Employment and Jobs

“Just Make It Better.” What Gig Workers Have to Say About Gig Work

March 12, 2024  • Adrian Haro & Shelly Steward

Download Publication
View this Publication
Download PDF

Para leer esta página en español, haga clic aquí.

The Workers Lab is excited to share the phase-two findings of our Gig Worker Learning Project. The purpose of this effort is to understand more about gig work and workers directly from gig workers themselves – motivations to do gig work; challenges being faced; and solutions that would impact gig workers personally, their families, and their work. The first phase of the Gig Worker Learning Project produced an analysis of existing research and recommendations. The phase two findings presented in this latest report emerged from participatory research which included more than a dozen focus groups and several participatory analysis sessions led by an incredibly diverse set of workers. It marks the beginning of The Workers Lab’s plan to help build greater advocacy for gig workers nationally.

This project was inspired by the oft-noted, evidence-based reality that we really do not know how millions of people in this country work. The measures of gig and nonstandard work–or, as we come to call it in this report, excluded work–are messy and inconsistent. We rely mostly on categories and measures that were developed decades ago and based on a narrow, full-time, direct-hire, long-term employment model–a model that was only ever the norm for White men. Millions of workers struggle to see themselves in these measures. Day laborers, domestic workers, creatives, crafters, agricultural workers, adjuncts, platform drivers, pieceworkers, sex workers, seasonal workers, and more are made invisible, and the challenges they face go unsolved.

But it was not just a data problem that inspired us. It was also a feeling. The feeling that many of us do not see ourselves represented in simplified survey questions and binary categories. That the “solutions” we hear being talked about would not matter to us, because people with power have not listened to us, our families, and people like us.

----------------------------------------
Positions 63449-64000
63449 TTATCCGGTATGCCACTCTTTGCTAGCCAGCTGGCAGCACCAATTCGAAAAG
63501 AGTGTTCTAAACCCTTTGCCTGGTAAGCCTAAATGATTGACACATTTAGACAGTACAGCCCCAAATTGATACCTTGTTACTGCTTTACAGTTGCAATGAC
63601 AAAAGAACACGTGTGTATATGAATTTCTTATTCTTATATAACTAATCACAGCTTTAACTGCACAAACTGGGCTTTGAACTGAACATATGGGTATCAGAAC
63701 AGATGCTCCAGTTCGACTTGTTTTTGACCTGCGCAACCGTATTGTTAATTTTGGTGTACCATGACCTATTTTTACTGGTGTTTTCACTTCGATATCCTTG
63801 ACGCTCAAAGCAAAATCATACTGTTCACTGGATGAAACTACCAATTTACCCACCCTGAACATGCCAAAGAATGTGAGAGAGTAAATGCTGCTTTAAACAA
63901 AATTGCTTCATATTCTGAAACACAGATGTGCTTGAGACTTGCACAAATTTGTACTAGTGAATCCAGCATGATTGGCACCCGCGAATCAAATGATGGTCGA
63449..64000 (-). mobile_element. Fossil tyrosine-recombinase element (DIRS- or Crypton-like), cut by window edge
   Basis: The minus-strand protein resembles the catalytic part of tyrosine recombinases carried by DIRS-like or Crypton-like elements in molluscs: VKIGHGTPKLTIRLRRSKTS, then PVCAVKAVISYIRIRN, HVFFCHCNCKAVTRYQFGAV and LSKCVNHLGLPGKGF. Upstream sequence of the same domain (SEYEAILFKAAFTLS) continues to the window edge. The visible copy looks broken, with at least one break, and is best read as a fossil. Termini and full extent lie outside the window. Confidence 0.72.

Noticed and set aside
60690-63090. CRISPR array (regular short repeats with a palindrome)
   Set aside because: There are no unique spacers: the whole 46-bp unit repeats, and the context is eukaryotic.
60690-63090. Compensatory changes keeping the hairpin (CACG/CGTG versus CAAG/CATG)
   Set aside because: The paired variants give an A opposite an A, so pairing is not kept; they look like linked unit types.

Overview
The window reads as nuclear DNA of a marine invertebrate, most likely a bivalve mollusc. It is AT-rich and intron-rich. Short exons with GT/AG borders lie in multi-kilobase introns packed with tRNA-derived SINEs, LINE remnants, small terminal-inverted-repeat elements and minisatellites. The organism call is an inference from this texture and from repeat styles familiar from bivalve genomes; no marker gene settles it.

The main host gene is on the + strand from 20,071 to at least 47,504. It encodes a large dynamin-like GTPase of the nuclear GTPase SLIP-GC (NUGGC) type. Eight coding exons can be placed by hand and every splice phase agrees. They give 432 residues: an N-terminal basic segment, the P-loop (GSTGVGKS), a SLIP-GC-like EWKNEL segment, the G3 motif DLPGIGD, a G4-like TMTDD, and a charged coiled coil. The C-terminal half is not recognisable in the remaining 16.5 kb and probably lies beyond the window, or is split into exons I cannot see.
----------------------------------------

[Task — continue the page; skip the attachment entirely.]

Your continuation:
This project brings together people who have had that feeling. It brings them together across different sectors, geographies, ages, racial and ethnic identities, gender identities, disability, and documentation statuses. Our research team, like our participant population, is made up of queers, immigrants, Black and Brown folks, and disabled folks. Questioning categories is not just an academic exercise in pursuit of an accurate number but also a part of our lives and identities, day in and day out.

This project is both by and for anyone who has not seen themselves reflected in monthly jobs reports, who’s ever been confused by a survey question, who’s been skipped over for an interview because of their accent or their stutter, who won’t answer surveyor phone calls for fear of being deported. It centers these experiences, these feelings, as the starting point for knowledge, as expertise as valid as peer review or representative sampling. The impact of this report, we hope, is the beginning of more productive problem-solving efforts among the people in power making decisions about gig work and workers – and that those efforts not be focused on the interests and experiences of institutions or companies or technology or robots, but rather unequivocally focused on these workers and their families who need gig work to be better work. It’s been a long journey to get here, with far still to go, until we reach a world where all work is good work and all workers are respected experts of their own lives, but we hope this report is one small step along the way.